Block on Trump's Asylum Ban Upheld by Supreme Court
This week the US Supreme Court rejected California's challenge to a preliminary court order forcing the state to come up with a plan to reduce its prison population.
The preliminary order came after years of litigation, lack of response to court ordered improvements, and findings that conditions in California prisons which violate the Constitution stem from enormous overcrowding.
According to the Associated Press, the high court said it will not disturb the inmate-release order from a three-judge federal panel and will await the state's appeal of the final order.
The final order came down last week. Unlike the preliminary order, which mandated that the state make a plan on how to adequately reduce prison population, the final order mandates that the reduction in prison overcrowding actually happens.
The Schwarzenegger administration is planning to appeal the final order. As reported by the San Francisco Chronicle, the state reluctantly submitted a plan to the three judge panel, but will continue to challenge the legal validity of the panel itself and the extent of its power to order changes in California prisons.
At issue is whether the California judicial panel exceeded its authority in ordering the prison cuts. As previously discussed, three judges ordered California to cut its prison population by over 40,000 in the next two years. The first step, and subject of the panel's preliminary order, was for the state to come up with a plan for how the population reduction could be accomplished.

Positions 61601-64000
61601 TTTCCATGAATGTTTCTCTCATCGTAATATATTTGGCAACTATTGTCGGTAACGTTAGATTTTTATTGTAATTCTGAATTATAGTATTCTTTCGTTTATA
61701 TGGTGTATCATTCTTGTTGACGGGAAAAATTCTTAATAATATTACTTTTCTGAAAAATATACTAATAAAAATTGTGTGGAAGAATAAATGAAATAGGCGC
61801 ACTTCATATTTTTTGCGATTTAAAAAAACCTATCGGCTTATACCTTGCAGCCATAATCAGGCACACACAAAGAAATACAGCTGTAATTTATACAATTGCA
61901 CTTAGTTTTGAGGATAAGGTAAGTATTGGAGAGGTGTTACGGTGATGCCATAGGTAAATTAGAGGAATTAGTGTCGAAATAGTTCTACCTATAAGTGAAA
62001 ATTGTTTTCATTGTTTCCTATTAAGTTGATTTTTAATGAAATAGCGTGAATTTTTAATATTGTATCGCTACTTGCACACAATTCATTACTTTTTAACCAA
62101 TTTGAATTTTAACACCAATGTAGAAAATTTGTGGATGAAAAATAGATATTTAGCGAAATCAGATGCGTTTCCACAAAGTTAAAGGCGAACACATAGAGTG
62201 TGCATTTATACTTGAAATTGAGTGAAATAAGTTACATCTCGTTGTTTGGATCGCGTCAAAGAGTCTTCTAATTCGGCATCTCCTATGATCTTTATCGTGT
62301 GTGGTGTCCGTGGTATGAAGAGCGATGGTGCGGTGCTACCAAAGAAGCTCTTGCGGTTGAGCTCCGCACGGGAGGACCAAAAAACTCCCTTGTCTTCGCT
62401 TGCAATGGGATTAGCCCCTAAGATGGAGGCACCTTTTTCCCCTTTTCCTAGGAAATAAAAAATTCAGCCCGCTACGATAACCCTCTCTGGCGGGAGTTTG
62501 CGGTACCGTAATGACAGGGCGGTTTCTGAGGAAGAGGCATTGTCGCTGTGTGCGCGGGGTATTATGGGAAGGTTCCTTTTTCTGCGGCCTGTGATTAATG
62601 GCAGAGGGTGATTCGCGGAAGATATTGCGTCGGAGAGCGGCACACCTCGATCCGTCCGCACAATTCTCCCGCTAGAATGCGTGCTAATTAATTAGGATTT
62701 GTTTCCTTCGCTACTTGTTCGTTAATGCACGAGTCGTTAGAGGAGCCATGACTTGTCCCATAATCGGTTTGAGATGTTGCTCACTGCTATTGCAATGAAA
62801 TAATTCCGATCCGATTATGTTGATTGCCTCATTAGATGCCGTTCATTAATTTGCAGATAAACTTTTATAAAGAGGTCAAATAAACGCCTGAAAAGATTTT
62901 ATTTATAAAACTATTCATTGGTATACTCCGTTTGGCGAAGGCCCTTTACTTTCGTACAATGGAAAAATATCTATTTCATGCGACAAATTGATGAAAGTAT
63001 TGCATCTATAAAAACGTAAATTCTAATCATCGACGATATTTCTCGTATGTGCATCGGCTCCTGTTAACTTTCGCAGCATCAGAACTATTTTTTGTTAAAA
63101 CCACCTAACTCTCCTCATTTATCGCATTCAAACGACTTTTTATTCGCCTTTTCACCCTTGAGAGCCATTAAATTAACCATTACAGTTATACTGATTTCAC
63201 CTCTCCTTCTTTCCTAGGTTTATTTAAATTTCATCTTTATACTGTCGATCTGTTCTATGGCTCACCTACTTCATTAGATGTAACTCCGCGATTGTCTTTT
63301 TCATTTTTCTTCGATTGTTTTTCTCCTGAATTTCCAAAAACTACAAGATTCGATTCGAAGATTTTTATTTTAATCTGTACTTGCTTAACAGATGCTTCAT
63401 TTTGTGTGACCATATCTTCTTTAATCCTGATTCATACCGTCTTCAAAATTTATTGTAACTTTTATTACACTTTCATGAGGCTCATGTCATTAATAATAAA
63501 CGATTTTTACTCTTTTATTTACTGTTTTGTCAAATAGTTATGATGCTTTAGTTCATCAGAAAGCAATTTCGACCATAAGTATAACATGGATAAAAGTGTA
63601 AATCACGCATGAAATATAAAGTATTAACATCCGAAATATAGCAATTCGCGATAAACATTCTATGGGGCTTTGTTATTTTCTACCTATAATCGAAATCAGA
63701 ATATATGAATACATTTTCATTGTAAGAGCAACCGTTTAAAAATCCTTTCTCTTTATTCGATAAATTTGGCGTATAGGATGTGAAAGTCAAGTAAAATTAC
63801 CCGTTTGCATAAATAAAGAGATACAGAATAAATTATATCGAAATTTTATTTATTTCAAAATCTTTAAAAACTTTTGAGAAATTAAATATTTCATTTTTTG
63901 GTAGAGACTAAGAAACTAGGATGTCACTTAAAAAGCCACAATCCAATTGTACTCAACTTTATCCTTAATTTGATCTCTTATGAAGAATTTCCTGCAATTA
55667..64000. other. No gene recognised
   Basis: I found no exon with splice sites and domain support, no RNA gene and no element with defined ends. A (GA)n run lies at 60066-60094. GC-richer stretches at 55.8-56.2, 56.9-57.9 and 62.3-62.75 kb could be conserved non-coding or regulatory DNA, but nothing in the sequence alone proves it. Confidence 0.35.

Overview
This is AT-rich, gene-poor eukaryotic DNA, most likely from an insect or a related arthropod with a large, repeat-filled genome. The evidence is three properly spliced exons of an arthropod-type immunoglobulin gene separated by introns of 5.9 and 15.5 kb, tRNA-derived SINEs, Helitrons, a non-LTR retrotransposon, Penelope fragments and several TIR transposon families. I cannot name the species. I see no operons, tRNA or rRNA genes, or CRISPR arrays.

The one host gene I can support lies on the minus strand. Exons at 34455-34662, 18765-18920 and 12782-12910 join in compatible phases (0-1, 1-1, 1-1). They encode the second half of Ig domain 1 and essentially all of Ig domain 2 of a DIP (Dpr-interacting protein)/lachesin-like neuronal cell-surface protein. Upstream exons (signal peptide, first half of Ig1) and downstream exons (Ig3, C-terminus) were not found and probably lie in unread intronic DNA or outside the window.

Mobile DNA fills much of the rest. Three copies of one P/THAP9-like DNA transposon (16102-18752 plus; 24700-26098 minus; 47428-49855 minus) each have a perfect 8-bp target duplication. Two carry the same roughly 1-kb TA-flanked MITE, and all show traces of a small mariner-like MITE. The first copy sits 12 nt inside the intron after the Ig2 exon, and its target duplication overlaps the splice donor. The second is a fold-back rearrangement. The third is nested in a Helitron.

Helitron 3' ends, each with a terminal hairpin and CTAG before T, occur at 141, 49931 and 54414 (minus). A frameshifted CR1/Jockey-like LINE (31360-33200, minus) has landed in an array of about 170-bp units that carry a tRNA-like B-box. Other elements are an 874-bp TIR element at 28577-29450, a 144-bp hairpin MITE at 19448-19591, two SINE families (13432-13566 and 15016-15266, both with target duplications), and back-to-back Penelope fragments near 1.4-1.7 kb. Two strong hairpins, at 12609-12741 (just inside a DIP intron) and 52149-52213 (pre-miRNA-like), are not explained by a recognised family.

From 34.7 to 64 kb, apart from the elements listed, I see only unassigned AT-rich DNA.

The head of California's Department of Corrections said that the state would appeal any final ruling requiring the release of over 40,000 inmates.
What caused California's inability to make its prisons offer even the bare minimum medical and mental health care? Overcrowding, according to the decision that lead to the three judge panel's preliminary order.
Since the mid 1970's, California's prison population went from about 20,000 to over 160,000 in 2006. That's an increase of over 750%.
Since then, California's prisons have operated at around double their intended capacity (with some at almost triple capacity).